misericord


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misericord

, misericorde
1. a ledge projecting from the underside of the hinged seat of a choir stall in a church, on which the occupant can support himself while standing
2. Christianity
a. a relaxation of certain monastic rules for infirm or aged monks or nuns
b. a monastery where such relaxations can be enjoyed

misericord

1. In monastic architecture, a room or separate building where monastic rule was relaxed.
2. Same as miserere.
References in periodicals archive ?
Chunko-Dominguez helps modern art historians understand how to read and understand medieval English Gothic misericord carvings.
(14) Examples in the visual arts range from the very simple--an orb, normally with the cross on the top, is inverted, symbolizing the world literally upside down, carved on a misericord in the St.
Thus on a typical page the eye is confronted with such assemblages of bold-faced terms as 'absolution', 'misericord', 'mendicants', 'heaven', 'hell', 'John the Baptist', and the 'Seven Deadly Sins'.
After he had received his blood and his desire, he received his soul, and he put it in the open shop of his side, full of misericord, manifesting the first Truth that only by grace and misericord he received it, and not by any other operation.
Wrth reswm roedd rhaid cynnwys yr Eglwys fel rhan o'r ymweliad gan fod hon yn eglwys mor hynod a chafwyd cyfle i werthfawrogi'r ffenestri perpendiciwlar gyda eu bwa 'ogee',' y seddau 'misericord' a safle'r hen eglwys hynafol o dan llawr Capel Beuno.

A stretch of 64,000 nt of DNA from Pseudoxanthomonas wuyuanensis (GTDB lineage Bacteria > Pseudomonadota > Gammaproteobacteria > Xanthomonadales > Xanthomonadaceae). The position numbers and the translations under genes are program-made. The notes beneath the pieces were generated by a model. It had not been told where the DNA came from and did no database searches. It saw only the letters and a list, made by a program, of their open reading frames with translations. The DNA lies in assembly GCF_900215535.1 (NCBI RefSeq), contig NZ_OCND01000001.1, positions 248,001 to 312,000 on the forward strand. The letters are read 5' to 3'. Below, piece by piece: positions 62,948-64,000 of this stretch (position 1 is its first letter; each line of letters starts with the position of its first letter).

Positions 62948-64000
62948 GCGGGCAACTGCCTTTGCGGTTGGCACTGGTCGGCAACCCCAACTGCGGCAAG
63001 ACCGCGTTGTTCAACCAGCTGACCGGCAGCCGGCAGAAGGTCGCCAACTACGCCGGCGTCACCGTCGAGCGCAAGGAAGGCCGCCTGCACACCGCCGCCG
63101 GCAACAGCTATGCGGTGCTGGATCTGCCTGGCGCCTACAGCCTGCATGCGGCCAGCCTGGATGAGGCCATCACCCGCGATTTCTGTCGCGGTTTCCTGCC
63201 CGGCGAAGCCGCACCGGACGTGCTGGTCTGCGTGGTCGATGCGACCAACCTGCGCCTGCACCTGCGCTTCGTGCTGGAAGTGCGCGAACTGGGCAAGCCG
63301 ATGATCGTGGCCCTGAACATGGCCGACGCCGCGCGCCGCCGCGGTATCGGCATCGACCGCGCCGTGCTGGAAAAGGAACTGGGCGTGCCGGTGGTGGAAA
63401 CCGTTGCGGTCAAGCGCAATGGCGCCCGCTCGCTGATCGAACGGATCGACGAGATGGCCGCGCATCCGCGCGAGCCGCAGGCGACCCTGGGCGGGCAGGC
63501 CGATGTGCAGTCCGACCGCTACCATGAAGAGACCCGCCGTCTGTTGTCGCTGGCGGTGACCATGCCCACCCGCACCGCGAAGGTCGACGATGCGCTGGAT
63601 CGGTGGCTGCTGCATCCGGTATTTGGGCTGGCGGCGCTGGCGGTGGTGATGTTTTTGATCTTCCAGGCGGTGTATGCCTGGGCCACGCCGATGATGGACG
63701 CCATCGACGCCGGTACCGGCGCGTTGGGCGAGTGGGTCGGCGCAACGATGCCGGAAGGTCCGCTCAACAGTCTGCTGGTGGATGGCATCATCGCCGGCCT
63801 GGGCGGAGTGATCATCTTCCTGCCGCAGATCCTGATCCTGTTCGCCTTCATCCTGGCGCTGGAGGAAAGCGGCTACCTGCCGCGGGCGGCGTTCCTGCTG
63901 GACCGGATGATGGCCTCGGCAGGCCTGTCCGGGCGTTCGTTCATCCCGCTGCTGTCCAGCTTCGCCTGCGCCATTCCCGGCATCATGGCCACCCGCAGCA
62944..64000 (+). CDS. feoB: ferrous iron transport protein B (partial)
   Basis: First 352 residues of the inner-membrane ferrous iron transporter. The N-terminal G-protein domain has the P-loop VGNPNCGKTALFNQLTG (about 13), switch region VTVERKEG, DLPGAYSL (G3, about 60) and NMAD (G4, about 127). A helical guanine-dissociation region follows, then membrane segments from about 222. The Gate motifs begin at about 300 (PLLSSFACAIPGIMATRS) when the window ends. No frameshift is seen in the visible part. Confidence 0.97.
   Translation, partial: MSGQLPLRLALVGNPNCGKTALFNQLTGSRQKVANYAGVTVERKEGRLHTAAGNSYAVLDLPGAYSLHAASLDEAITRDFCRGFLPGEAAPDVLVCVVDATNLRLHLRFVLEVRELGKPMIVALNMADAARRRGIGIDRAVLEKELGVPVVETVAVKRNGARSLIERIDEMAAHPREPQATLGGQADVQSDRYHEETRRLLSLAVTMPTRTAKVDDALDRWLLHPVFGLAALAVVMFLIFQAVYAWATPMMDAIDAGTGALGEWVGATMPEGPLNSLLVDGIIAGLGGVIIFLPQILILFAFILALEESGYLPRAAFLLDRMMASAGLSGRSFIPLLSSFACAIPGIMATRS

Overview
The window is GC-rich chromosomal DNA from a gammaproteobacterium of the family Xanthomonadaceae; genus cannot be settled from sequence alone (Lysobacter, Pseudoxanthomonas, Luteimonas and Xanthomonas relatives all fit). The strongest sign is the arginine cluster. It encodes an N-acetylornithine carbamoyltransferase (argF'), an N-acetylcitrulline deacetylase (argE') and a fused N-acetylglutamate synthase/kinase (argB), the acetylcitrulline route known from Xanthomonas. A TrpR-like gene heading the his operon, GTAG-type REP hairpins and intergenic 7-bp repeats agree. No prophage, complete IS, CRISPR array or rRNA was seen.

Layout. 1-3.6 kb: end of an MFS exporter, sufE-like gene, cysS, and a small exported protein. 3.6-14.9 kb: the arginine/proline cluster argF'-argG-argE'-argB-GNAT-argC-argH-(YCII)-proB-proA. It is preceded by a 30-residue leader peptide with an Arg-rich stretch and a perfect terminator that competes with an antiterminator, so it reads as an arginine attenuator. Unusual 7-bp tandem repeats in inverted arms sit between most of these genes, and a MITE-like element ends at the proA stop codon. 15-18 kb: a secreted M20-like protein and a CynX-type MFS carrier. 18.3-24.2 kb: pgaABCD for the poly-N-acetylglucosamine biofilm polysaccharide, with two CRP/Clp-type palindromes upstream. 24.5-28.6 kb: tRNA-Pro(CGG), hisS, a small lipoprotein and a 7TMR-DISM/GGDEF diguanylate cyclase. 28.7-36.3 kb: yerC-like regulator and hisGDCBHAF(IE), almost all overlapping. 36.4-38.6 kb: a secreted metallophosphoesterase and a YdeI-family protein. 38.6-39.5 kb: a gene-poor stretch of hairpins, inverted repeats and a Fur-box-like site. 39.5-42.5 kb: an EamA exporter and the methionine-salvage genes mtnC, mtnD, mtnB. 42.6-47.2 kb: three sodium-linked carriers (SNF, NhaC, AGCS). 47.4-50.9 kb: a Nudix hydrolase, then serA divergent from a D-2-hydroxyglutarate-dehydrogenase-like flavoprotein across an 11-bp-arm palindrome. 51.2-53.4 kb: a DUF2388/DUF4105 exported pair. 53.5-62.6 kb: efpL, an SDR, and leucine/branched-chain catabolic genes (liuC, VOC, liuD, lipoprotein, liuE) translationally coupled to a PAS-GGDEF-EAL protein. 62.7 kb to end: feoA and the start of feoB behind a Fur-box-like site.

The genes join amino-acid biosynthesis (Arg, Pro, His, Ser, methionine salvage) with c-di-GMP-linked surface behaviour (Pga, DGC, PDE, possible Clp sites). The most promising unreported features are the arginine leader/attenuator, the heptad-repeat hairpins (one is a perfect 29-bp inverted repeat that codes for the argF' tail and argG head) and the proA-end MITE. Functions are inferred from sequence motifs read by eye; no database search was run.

The misericord - derived from the Latin word for pity - developed as a means of lending the medieval monks or canons a little posterior support during those interminably long services.
Made a city in 1995 by the Queen - she has her own seat in the cathedral choir which has fine misericord carvings including a chap being seasick - this community of 2,000 or so souls is oddly lacking in drinking places (tiny Solva down the road boasts more pubs) but is now firmly on the eating map.
For an example in which two bundles of wood are made up like a cross, see the misericord at Worcester Cathedral (Anderson, Imagery of British Churches, pl.
The work is not a complete survey of surviving misericord carvings in England, but provides an informative and entertaining overview of the nonfoliate images, and offers an insight into their meaning.
The misericord choir stalls, best of only three surviving probably friary sets, languish damp and neglected in the Old Grammar School.
Called misericords, these twenty-six seats are tip-up seats (traditionally used in churches to perch on if standing during services was taxing!) and under each of them is an ornate medieval-inspired creature.
The illustrated talk, An Exploration of the renowned misericords of Chester Cathedral, will be given by Nick Fry, who will provide a glimpse of the medieval world, uncovering hidden details of medieval symbolism and imagery that are all to be found in the Cathedral's magnificent Quire.